Istanbul flights resume

UPDATED: Istanbul’s Ataturk Airport began operating flights on the morning of June 29 following a terrorist shooting and suicide-bombings which left 41 people dead and 239 injured.
Flights had been suspended in the aftermath of the attack that took place on the evening of June 28.
Three attackers began shooting inside and outside the terminal late on Tuesday and blew themselves up after police fired at them, officials say.
Turkish Airlines, on its Twitter account, advised passengers on Wednesday morning: "Due to the busy schedules, passengers are kindly asked to arrive at Sabiha Gökçen and Atatürk airports earlier than planned."
It added: "Check in procedures have resumed at Ataturk Airport for domestic and international flights."
Ataturk airport, which handled an estimated 800,000 tonnes in 2015, is the home hub of Turkish Cargo, which operates a fleet of three Airbus A310-300 and eight A330-200 freighters.
On Wednesday morning, Lufthansa Cargo said a freighter flight had been re-routed but operations are now back up and running.
"Following last night’s terrorist attack at Istanbul’s Ataturk international Airport, Lufthansa reached out to make sure the Group’s passengers, crews and employees in Istanbul were safe and sound. According to the information received thus far all are out of harm’s way," a spokesman said.
"Following the temporary closure of the Ataturk Airport, Lufthansa’s Tuesday evening passenger flight from Frankfurt to Istanbul was cancelled, as well as the return flight from Istanbul scheduled for early Wednesday morning. Lufthansa Cargo had to re-route one freighter flight.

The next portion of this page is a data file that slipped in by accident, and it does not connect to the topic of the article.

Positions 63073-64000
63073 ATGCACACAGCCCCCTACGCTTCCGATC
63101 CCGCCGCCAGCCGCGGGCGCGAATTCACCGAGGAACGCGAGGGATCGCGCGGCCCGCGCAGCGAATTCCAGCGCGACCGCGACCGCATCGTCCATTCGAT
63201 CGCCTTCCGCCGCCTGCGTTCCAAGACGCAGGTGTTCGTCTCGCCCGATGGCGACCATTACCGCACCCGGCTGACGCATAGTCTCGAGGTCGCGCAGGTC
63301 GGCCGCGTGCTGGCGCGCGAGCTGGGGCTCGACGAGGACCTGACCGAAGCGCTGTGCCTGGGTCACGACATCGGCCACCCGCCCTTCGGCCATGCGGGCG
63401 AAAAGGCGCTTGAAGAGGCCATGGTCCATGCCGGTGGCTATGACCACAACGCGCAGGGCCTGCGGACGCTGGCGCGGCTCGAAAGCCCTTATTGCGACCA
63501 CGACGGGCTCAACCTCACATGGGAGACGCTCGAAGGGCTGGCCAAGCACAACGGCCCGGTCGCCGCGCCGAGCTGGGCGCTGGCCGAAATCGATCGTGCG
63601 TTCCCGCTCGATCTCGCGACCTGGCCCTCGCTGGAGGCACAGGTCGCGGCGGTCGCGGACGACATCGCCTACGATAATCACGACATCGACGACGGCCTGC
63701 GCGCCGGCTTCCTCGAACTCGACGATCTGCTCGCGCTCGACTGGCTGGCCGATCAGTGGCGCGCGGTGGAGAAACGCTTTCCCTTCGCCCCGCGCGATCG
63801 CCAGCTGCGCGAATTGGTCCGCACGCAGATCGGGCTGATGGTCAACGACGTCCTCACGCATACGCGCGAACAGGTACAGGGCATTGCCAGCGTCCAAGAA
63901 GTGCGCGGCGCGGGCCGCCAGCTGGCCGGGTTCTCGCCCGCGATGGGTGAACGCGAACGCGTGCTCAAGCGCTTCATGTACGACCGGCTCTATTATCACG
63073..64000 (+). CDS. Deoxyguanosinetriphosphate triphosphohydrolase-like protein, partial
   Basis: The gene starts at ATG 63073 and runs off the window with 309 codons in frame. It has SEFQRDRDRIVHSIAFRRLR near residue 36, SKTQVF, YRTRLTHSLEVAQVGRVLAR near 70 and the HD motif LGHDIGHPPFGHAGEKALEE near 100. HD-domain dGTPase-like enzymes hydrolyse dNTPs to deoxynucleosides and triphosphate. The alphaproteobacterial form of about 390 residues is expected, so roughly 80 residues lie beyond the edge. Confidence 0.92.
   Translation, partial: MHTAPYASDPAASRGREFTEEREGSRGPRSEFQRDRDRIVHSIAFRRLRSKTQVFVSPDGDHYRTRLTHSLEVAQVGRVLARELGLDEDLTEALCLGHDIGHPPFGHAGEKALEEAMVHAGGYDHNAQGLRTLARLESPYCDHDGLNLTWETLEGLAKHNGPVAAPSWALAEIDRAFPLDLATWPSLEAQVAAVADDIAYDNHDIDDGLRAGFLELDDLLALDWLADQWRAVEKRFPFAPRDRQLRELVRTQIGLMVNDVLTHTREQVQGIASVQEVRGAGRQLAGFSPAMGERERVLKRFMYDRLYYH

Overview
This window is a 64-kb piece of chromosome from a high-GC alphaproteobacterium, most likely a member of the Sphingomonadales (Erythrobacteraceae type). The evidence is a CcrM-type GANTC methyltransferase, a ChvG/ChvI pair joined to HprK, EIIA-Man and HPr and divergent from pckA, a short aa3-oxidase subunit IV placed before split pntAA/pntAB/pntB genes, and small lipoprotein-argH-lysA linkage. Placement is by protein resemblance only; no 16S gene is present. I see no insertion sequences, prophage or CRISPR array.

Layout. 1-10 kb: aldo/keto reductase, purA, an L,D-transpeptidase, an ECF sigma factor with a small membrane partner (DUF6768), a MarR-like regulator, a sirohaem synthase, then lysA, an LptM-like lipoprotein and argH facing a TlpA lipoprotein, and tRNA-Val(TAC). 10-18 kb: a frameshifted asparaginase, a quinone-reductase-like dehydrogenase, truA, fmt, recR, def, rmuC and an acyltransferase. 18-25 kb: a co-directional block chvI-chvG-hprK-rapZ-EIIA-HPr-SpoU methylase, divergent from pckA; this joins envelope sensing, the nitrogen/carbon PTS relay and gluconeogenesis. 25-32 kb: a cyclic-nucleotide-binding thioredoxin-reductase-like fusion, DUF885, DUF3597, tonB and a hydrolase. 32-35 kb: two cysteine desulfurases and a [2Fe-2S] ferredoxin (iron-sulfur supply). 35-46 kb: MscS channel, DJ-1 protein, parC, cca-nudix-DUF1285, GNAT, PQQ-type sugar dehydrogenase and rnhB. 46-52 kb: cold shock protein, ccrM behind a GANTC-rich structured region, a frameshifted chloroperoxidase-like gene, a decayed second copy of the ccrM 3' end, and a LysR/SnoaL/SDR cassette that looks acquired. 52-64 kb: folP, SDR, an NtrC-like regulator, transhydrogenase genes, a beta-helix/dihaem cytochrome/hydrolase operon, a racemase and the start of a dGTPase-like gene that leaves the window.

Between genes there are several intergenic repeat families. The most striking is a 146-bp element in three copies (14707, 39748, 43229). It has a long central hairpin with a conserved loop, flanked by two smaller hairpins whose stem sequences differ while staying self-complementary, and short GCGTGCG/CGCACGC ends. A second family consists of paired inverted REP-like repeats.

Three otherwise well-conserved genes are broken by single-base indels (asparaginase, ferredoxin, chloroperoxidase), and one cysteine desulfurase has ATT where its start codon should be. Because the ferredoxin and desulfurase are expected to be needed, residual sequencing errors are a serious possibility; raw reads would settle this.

"Since early Wednesday morning, operations in Istanbul are up and running again. Lufthansa plans to operate all scheduled flights between Frankfurt and Istanbul today."
IAG Cargo said it had cancelled two flights – the BA675 from Istanbul to London Heathrow and the return BA677.
A spokesperson said: "Safety and security is always our top priority. We are keeping the situation regarding other scheduled flights to/from Istanbul under regular review and are awaiting more information from the authorities in Turkey. We will be in touch with any affected customers directly."
IATA chief executive and director general Tony Tyler expressed outrage at the attack.
"Once again, innocent travelers have been attacked in a cowardly and murderous act. Our thoughts are with the victims, and their families and friends," he said.
"The safety and security of passengers are our top priorities. This tragedy in Istanbul and the one in Brussels earlier this year show that there is a growing challenge for governments to keep people safe in the ‘landside’ parts of the airport.
"Moving people ‘airside’ more quickly can help to mitigate risk. The industry has a number of initiatives in place to achieve that aim and we are working with governments and airports to implement them."
Airports Council International (ACI) Europe also called for tighter security following the Istanbul attack.
Olivier Jankovec, director general ACI Europe, said: “Security is paramount and we the airport industry remain firmly committed to continuously improving the quality and efficiency of security measures. Airports are already among the most regulated spaces in this regard.
"What happened yesterday in Istanbul shows us that the real challenge now is to stop terrorists before they ever reach an airport or any other public space – I cannot reiterate enough, better intelligence and more effective information exchange and cooperation between the competent public authorities needs to become the highest priority.”

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